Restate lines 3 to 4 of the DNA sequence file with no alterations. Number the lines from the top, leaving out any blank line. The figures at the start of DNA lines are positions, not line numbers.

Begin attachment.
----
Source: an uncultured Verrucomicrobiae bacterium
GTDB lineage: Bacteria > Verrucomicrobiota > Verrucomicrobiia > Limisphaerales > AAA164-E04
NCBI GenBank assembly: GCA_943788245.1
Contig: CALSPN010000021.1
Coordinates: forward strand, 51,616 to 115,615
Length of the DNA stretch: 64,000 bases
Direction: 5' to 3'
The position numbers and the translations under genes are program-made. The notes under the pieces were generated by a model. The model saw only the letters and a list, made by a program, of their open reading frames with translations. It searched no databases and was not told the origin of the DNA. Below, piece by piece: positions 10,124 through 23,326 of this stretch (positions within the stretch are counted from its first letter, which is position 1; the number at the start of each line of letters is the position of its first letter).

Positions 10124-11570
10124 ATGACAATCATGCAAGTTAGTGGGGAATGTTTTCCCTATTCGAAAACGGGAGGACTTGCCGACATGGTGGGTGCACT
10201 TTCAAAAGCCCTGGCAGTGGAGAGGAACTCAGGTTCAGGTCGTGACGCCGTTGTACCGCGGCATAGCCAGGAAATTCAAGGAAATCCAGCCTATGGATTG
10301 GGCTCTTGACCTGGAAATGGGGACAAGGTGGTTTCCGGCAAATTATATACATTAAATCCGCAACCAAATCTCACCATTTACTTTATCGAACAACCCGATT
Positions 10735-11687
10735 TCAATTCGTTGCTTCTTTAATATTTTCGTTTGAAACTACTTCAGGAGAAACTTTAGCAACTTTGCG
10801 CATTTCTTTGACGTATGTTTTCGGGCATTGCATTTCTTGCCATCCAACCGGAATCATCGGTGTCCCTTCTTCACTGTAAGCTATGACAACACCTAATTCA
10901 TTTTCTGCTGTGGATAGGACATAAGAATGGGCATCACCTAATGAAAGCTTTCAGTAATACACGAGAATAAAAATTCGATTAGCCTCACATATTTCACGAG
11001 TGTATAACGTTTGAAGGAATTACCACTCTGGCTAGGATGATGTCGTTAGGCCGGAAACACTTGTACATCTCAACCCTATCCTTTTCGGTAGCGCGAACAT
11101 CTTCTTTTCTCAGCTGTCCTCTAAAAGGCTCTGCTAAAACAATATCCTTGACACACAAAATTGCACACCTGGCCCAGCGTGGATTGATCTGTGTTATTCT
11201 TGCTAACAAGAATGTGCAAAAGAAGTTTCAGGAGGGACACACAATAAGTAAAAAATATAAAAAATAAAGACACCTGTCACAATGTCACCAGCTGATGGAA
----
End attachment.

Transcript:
NCBI GenBank assembly: GCA_943788245.1
Contig: CALSPN010000021.1